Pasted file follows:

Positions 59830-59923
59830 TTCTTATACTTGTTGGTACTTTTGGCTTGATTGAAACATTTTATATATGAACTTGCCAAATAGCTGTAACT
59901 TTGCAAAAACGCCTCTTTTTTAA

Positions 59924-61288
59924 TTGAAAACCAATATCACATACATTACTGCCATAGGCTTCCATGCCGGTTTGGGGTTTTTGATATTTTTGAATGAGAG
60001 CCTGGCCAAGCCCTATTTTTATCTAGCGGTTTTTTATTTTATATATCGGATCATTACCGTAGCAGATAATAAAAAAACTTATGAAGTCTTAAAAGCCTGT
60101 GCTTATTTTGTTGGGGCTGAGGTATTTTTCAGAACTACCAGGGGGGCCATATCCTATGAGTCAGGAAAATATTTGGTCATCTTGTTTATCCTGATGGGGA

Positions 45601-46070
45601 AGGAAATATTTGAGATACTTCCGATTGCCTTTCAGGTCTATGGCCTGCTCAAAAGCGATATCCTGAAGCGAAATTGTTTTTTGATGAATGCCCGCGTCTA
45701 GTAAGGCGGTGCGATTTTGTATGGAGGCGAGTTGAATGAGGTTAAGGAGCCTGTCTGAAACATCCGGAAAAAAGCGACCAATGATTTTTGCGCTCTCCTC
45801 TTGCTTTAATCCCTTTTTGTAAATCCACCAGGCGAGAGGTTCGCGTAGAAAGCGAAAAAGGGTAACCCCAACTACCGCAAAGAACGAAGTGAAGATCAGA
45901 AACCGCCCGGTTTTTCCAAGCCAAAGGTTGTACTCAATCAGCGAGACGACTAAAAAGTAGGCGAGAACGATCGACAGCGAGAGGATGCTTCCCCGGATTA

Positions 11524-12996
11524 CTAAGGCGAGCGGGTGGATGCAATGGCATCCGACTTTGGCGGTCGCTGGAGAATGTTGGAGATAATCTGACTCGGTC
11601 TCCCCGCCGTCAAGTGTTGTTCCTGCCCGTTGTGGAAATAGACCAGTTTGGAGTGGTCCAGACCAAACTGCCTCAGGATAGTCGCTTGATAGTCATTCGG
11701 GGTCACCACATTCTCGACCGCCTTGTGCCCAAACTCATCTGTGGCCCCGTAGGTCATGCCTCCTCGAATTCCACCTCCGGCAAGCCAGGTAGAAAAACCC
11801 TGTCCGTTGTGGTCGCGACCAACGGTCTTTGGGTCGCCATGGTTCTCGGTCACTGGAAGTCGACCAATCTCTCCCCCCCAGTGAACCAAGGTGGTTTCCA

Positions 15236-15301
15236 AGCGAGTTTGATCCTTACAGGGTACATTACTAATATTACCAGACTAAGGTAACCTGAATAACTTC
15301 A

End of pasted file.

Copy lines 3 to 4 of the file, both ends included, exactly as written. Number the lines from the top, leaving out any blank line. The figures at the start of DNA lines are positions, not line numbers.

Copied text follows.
59901 TTGCAAAAACGCCTCTTTTTTAA

Positions 59924-61288